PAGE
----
Your Guide to Running Rain or Shine

Molly Hurford
by Molly Hurford
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Your Guide to Running Rain or Shine

As the seasons change, it’s nearly impossible to nail the right outfit for every run. One moment, it’s sunny, the next is a heavy downpour coupled with windstorms — and all you want to do is run. Remember this: PRs often occur in these shoulder seasons when it’s between 45–70 degrees outside (the optimal running temperature). The secret to success lies in layering.

If you’re really new to running, a good trick is to start with a heavily layered outfit erring on the side of being too warm, and choosing a route that starts with a mile loop that passes your house or car before continuing on with your run. That way, you can warm up and shed layers a mile in, once your core is cozy.

However, being overdressed is rarely the right call: You’ll get sweatier, and ultimately, that sweat will make you cooler, especially if you walk or lower your heart rate for a cooldown at the end of the run. The rule of thumb most runners and coaches suggest is to start your run a bit cold. You’ll warm up.

So, let’s layer up and get running:


Always start with a tank top or a T-shirt under whatever layers you end up with. You can always stash a jacket behind a tree and come back for it later if it starts to warm up during the run, or if it is chilly, you’ll have an extra layer to keep your core cozy.

For him: UA Threadborne Streaker Singlet for a simple baselayer that isn’t bulky under a long-sleeve top, but stands on its own for your run when the temperatures rises.

For her: UA Tech Victory won’t add a ton of bulk as you add layers, but it provides enough coverage to wear as a standalone piece.


Most runners like some coverage on their arms when temperatures are below 60 degrees (if you’re always cold, make that 65). Keeping your arms covered makes you feel warmer but rarely makes you feel like you’re going to overheat.

For him: Pair the singlet with its big brother, the UA Threadborne Streaker Long Sleeve for a full system that color-coordinates.

For her: UA Armour Sport Long Sleeve provides  a flat, comfortable fit that works over and under layers.


A vest is one of the most useful pieces a runner can own. In weird temperatures, a vest allows you to warm up your core without overheating your arms, so it’s a great addition when you’re not really sure what to wear.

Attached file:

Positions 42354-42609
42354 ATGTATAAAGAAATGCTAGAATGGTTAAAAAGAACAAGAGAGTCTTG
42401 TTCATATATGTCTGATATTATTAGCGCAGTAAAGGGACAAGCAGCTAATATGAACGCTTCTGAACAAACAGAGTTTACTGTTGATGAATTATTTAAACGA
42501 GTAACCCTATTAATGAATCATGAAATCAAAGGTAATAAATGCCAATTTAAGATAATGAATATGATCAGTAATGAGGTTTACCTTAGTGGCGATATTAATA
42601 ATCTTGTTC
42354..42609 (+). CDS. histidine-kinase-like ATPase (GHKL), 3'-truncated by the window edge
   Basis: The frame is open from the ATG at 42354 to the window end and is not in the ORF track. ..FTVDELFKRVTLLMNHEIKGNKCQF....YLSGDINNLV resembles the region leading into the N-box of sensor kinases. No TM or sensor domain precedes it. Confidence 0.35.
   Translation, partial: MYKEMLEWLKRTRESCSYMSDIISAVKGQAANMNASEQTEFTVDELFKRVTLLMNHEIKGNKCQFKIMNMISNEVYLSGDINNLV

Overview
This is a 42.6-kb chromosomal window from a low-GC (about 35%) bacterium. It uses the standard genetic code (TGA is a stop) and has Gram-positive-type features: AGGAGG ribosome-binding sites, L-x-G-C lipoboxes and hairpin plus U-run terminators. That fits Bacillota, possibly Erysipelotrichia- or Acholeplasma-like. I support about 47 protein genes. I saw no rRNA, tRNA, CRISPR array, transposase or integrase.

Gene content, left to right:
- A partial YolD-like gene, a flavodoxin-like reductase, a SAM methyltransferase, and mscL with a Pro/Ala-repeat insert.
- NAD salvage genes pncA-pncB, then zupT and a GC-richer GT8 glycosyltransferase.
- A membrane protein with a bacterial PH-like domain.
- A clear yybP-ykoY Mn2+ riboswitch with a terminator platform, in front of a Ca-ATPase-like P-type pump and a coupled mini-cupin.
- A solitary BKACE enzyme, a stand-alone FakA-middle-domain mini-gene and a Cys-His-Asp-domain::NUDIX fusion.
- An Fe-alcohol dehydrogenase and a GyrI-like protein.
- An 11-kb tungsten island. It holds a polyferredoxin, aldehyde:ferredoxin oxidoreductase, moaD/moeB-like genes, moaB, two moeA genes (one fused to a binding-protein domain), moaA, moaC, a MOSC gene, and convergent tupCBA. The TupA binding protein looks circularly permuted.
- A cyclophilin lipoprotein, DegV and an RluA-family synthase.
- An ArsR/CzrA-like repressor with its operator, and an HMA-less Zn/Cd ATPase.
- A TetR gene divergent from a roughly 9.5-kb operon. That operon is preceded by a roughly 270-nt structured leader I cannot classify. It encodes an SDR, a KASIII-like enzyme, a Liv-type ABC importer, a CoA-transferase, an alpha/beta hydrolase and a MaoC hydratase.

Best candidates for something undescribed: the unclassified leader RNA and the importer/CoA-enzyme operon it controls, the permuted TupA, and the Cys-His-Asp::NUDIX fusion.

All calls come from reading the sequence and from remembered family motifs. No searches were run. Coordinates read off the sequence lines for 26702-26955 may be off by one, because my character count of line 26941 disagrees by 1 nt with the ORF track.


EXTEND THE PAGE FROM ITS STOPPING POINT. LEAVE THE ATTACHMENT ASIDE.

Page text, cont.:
For him: UA 2020 Vest is windproof, so you’ll keep your chest and torso warm even on blustery days, while your arms can breathe.

For her: UA Storm Armour Fleece Vest will keep you warm on chillier runs. You can rock it over your long sleeve, and even add a rain jacket or winter jacket over it to stay warmer. Too hot? Unzip and you’re good to go.


Showers shouldn’t deter you from a run. A good rain jacket also serves as a windbreaker for those gusty days.

For him: The UA Storm Bora Jacket is just the right fit: not too tight, but it won’t flap in the wind; not so baggy, but enough space to wear layers underneath. It also packs down small, so you can fit it in a run pack.

For her: The UA Bora Jacket is the same style as the men’s, but cut to fit women better. It’s also not super workout-gear styled, so you could even wear it when you’re not running.


When temperatures get above freezing, can consider shorts even when your top layer is long sleeved. Above 40 degrees is optimal shorts weather.

For him: UA Speedpocket 9 running shorts for a simple, lightweight short with a great built-in brief.

For her: UA Play Up 2.0, the women’s equivalent, will be ultra-comfortable as temperatures heat up.


The bright side with headgear is that it’s a convenient way to manage heat or cold. Covering our head helps regulate our body temperature, which can be the difference between freezing and just right, or burning up and perfectly chill. Similarly, our hands and feet are primary temperature regulators for our bodies, which is why you see summer running shoes that tout better ventilation and mesh panels for heat dissipation. A thin pair of gloves can keep you warm, and if you start to overheat, pulling them off and stuffing them in a pocket or in your sports bra instantly provides cooling relief.

Cap: UA Element Beanie

Gloves: UA Armour Liner


> Men’s Rain Jackets
> Women’s Rain Jackets
> Boys’ Rain Jackets
> Girls’ Rain Jackets

About the Author

Molly Hurford
Molly Hurford

Molly is an outdoor adventurer and professional nomad obsessed with all things running, nutrition, cycling and movement-related. When not outside, she’s writing and podcasting about being outside, training and health. You can follow along with her adventures on Instagram at @mollyjhurford.


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